Council denies sitting on £80k rate relief for struggling businesses
THE COUNCIL’S rate relief scheme isn’t for struggling retailers a senior councillor has said after a probe has revealed that unless £80,000 is allocated to businesses by September it would have to be sent back to central Government.
Cllr Julian McGhee-Sumner, Wokingham Borough Council’s executive member for finance and corporate resources, said that the £400,000 it has received from central Government was to help businesses hit by the recent re-evaluation to rates.
However, a Freedom of Information request by trade magazine Retail Express revealed that just £318,092 of this fund has been shared out among 333 businesses – an average of £955 each. This leaves £80,539 that has to be dished out by the autumn.
The magazine said that small businesses across England have been over billed because councils are “failing to hand out £17.5 million of the discretionary revaluation rates relief that was made available following the 2017 Spring Budget”.
Although the cut-off point for businesses to apply was April 1, Retail Express has created a template letter for businesses to use in a bid to get a share of the funding pot. This will be made available to download on our website, wokingham.today.
The news that the rate relief scheme has not been fully allocated comes days after a clutch of town centre businesses shut up shop.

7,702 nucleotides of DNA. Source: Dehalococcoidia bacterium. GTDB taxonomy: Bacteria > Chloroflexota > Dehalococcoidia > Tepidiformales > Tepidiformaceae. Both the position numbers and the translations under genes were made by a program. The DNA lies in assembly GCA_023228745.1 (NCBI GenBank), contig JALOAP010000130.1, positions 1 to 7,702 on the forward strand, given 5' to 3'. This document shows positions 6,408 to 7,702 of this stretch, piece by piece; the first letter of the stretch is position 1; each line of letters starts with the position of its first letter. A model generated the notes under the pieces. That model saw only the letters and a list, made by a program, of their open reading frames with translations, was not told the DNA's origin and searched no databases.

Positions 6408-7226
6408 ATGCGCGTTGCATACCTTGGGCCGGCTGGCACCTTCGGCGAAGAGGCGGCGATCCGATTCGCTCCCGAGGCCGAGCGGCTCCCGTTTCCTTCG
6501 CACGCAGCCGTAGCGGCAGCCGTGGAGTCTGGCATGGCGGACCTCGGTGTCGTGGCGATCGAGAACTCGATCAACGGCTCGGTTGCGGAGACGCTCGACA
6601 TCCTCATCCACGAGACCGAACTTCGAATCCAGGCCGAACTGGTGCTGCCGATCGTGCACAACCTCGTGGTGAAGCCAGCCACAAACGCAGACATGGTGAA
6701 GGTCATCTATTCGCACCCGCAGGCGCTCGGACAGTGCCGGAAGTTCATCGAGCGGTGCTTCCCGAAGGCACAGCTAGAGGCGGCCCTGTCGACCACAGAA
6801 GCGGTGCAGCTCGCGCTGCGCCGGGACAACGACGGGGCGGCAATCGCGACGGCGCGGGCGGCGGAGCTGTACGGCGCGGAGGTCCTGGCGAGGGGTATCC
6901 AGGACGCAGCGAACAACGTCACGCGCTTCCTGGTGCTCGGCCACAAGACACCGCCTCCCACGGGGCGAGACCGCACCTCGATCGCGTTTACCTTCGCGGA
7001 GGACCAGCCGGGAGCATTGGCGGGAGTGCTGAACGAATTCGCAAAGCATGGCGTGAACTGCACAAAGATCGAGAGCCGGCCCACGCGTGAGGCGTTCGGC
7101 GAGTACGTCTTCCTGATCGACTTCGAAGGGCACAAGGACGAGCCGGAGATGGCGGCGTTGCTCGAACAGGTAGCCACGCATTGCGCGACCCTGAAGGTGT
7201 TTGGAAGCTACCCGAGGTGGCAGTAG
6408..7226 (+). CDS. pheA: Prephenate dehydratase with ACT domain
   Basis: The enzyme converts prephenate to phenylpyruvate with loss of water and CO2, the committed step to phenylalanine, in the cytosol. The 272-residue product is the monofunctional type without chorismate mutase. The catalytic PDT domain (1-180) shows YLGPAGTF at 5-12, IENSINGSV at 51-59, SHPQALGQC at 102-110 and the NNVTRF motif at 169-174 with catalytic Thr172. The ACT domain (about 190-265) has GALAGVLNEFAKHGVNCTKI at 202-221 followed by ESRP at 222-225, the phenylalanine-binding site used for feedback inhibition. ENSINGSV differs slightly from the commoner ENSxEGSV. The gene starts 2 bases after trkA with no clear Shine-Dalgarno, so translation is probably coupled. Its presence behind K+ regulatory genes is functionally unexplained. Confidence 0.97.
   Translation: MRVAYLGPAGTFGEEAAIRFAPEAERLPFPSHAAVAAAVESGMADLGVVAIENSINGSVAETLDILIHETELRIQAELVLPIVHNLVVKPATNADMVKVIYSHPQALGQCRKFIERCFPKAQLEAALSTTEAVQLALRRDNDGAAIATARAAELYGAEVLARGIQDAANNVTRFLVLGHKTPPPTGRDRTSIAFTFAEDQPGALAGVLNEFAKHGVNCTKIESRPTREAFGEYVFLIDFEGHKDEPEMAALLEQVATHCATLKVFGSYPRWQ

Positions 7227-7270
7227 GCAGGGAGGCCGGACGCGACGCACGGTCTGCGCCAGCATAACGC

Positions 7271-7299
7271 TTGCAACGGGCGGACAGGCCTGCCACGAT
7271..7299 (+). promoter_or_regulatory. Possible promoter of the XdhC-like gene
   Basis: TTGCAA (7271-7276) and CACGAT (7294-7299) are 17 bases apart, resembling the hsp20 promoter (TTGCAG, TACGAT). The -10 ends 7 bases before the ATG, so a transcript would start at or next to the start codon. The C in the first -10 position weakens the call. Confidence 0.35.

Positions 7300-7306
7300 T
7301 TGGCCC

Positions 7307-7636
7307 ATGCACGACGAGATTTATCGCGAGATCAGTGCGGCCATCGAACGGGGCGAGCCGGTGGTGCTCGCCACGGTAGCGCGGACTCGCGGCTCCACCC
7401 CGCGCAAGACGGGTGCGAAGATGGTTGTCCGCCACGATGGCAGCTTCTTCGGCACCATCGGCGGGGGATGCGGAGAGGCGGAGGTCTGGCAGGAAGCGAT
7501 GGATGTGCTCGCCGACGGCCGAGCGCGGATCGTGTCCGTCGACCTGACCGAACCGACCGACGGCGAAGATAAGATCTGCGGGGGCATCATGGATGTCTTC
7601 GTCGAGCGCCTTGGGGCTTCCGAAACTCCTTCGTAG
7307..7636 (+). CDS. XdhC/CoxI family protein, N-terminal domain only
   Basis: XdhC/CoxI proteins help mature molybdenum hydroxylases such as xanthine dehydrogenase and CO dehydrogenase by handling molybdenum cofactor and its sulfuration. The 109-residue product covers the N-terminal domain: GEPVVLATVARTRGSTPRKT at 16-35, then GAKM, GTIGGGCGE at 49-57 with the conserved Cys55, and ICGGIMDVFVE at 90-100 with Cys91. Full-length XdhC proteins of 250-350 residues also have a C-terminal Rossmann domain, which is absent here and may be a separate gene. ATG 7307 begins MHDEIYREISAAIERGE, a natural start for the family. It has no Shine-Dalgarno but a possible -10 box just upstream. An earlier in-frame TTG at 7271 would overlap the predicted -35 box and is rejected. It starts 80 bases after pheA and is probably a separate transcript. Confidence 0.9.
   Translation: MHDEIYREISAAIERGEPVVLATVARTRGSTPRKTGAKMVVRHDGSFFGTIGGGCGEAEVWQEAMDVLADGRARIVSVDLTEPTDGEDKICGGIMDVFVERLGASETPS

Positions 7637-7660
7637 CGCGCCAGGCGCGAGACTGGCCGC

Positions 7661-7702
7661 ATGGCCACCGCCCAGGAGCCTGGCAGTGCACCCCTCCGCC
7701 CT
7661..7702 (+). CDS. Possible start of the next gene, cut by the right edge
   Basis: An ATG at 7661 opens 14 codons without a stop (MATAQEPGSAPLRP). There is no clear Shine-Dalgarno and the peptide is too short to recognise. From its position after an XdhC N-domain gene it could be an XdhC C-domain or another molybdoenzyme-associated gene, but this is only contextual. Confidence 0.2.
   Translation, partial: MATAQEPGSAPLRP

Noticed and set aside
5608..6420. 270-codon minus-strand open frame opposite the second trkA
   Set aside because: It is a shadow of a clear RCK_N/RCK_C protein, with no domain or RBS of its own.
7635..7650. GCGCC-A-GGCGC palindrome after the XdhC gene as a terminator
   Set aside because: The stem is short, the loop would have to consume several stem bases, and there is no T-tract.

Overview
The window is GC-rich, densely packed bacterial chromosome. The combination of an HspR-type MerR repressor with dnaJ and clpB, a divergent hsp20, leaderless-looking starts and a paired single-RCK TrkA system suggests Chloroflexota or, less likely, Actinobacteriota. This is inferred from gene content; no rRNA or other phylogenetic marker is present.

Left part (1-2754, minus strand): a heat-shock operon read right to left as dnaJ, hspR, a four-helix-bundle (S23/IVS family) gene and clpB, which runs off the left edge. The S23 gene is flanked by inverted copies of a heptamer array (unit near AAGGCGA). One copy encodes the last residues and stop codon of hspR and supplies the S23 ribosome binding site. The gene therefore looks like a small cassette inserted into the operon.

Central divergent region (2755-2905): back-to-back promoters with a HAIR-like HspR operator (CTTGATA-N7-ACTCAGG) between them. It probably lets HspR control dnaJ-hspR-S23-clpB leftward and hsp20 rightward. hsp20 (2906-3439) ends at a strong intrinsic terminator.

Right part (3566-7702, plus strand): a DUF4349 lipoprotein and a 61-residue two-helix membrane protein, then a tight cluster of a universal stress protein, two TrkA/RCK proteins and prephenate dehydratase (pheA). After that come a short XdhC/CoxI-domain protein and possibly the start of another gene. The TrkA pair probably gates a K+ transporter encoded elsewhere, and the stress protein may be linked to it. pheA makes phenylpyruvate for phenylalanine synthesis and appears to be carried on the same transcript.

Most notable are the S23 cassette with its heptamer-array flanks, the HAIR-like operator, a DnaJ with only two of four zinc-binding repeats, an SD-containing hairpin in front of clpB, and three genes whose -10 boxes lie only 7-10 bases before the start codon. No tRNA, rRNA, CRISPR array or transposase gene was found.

Last week The Grape Escape announced that it ‘couldn’t stay open a moment longer’ as the regeneration works reduced footfall by an estimated 80%.
On Sunday, Wetherspoon pulled out of The Gig House – although it will reopen as a Bears restaurant next month (see page 12).
And national chain Prezzo has shut its Denmark Street branch as part of a national closure programme.
These are not the only retailers wobbling. Earlier this week, fashion chain New Look announced that it was to cut prices after sales fell almost 12% year on year. Retail Express research shows that nationally, 42,958 retail companies are “severely struggling”.
There have been calls from retailers for the council to act in a similar way to Salisbury, which helped shops and businesses affected by the nerve agent attack in March, which led to parts of the city being cordoned off.
The city’s retailers were given a share of a £1 million fund specifically for businesses hit by the downturn in trade.
Ian Sloan, a chartered surveyor, blasted Wokingham’s rate relief scheme. He said: “They have used £300,000 and said scheme ended 31st March 2018 and, oh look, an underspend of 20%.”
He added: “It’s disappointing that even when they were warned, many councils and councillors still do not understand. Unless they get their act together this money will go to waste.”
But Cllr McGhee-Sumner defended the council’s position, saying that the money wasn’t there to be dished out to businesses struggling as a result of the Market Place regeneration works that have seen much of Wokingham’s town centre closed to traffic since September last year.
He said: “The relief scheme isn’t specifically for ‘struggling’ retailers, but to help businesses adversely affected by national changes to Business Rate following revaluation.
“Not every business in Salisbury received relief, as set out by the guidance set up by central government, and just like Wiltshire Council we are bound by the same criteria.
“We’ve given funding to those businesses that we can, under these rules, and will allocate any outstanding funding to those already getting the relief before the September deadline.
“We’re going through the list of those businesses who’ve received the relief from us, and checking which ones we can name under data protection rules.”